Continued cooperation and consultation are key for both Beijing and Washington to rebalance and strengthen economic ties.
Such an approach, now and for the future, is necessary for the world's two largest economies amid a sluggish global economic recovery and a surge in anti-globalization sentiment. A timetable and a roadmap for cooperation produced from the first round of their Comprehensive Economic Dialogue illustrates how committed both sides are to coping with new changes.
The two sides have agreed to focus on macro-economic policy, trade, investment as well as global economic governance.
The consensus reached on the services trade is expected to foster new growth points. Beijing's willingness to expand market access further as required by Washington is expected to promote trade balance.
For the U.S. side, the huge surplus for China in bilateral trade has been a big headache and was a focus of the July 19 dialogue of high-level officials.
China now accounts for around 70 percent of the U.S. trade deficit. However, the imbalance has not come as a result of unfair policies, but as a natural product of globalization and free trade. Moreover, the U.S. trade deficit is largely exaggerated, and homemade.
In fact, current trade balances don't adequately capture the complex nature of international trade today, as quite often goods move across multiple national borders to reach the final market. As China is at the end of the international supply chain, its exports to the United States include values imported from the latter and other countries.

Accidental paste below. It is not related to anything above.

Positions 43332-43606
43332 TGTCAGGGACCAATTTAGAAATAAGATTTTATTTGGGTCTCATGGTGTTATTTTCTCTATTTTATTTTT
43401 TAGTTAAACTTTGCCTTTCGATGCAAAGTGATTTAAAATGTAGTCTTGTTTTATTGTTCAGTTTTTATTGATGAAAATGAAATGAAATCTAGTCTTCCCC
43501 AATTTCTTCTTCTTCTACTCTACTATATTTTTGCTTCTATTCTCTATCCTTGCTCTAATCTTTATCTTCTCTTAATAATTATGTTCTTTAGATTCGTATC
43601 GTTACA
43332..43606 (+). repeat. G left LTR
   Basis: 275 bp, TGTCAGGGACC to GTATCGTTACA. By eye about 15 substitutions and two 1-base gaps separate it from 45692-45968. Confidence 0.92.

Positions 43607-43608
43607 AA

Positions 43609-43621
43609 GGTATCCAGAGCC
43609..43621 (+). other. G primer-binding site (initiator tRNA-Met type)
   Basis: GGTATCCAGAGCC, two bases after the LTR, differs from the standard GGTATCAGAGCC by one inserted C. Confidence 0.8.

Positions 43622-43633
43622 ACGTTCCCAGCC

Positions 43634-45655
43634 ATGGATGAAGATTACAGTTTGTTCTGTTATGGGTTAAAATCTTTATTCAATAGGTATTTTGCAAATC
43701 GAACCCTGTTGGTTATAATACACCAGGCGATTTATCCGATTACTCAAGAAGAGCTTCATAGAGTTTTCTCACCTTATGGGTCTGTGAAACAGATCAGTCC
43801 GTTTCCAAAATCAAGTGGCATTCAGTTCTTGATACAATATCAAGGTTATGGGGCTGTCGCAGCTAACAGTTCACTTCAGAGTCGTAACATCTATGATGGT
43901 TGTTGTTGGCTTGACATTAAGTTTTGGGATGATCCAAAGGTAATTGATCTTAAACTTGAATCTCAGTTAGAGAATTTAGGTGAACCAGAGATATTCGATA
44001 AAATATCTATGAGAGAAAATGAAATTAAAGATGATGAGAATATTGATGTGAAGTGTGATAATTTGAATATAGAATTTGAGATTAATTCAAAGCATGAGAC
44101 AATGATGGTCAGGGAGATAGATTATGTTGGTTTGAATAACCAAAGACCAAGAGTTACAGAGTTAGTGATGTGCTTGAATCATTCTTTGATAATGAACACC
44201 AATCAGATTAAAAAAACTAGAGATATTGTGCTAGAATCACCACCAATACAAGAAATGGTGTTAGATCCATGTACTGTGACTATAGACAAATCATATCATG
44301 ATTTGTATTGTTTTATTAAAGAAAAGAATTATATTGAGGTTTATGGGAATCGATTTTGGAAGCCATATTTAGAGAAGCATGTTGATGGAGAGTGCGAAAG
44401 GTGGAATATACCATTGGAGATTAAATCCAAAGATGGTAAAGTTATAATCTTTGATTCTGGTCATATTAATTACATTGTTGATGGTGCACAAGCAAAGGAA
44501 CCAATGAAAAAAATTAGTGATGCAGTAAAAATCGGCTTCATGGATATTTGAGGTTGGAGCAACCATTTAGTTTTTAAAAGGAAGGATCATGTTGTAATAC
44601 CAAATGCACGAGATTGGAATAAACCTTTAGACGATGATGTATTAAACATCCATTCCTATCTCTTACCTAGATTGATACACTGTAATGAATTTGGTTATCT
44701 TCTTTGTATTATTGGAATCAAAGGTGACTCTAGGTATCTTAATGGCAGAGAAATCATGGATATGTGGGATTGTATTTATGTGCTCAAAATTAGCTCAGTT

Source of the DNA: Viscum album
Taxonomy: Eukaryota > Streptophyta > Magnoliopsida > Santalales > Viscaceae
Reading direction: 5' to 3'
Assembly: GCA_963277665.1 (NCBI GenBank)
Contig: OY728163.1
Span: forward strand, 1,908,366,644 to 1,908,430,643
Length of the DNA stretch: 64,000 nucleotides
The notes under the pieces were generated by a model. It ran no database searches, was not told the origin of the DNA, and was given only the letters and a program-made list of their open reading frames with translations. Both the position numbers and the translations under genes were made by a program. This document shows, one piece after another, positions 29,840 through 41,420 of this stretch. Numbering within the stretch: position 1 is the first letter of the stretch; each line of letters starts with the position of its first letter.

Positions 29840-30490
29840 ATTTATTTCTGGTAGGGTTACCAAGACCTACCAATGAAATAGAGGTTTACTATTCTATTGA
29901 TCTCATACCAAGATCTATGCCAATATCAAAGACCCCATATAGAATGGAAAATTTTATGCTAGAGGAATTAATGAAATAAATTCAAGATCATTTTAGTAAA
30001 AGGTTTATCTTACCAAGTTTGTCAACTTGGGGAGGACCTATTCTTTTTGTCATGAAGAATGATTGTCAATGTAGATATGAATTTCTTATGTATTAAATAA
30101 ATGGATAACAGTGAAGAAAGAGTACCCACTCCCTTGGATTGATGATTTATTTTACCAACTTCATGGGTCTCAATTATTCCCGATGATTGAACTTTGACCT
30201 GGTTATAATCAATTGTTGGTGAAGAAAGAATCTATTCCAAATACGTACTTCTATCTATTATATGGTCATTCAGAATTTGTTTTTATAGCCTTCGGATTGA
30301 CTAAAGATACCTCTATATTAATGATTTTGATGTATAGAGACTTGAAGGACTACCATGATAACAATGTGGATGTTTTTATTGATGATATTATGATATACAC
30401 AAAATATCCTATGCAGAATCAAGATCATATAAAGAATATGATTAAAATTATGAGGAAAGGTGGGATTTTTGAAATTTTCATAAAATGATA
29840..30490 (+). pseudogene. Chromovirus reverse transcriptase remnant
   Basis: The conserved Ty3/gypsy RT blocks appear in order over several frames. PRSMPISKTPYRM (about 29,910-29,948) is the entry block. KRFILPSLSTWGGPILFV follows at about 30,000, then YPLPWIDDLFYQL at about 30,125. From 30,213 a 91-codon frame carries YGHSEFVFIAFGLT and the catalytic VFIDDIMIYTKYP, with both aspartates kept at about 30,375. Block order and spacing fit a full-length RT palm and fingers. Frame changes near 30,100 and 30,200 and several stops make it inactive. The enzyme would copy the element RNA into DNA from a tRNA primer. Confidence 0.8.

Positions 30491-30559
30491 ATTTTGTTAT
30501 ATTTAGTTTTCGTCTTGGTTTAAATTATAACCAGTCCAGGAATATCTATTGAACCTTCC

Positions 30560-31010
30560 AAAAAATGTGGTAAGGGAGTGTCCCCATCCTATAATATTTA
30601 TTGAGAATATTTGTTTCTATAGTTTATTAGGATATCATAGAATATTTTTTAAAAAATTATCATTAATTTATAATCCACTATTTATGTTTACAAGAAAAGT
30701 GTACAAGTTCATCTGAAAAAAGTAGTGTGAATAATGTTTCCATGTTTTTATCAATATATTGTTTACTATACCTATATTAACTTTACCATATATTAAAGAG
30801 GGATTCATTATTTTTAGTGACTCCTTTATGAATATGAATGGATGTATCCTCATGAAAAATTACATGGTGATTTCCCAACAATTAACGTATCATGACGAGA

A study by economists with Federal Reserve Bank of Dallas shows that using a value-added approach to measure bilateral trade reduces the U.S.-China trade imbalance by 33 percent in 2013.
Meanwhile, as a trade deficit is the flip side of capital surplus, it indirectly fills the gap of domestic savings and investment.
Stephen Roach, a senior fellow with Yale University, said, "lacking in savings and eager for growth, the U.S. relied heavily on China's vast reservoir of surplus savings to make ends meet." China's huge stake in U.S. treasuries has helped the latter fund record budget deficits.
China and the United States have built prosperous and reciprocal economic relations over the past few decades. A codependence, with China producing more and the United States consuming more, still does more good than harm, lifting millions of Chinese from poverty and allowing Americans to spend less.
The bilateral trade volume exceeded 550 billion U.S. dollars in 2016, representing an increase of more than 200 times from over 30 years ago. By the end of last year, two-way investment totaled more than 170 billion dollars. Chinese investments across the United States have directly created 141,000 jobs.
Pragmatic cooperation of mutual benefit and deepening exchanges aided with more dialogue to ease tension will help China and the United States avoid a trade war and enable their economic relations to contribute more to their own growth and the global economy.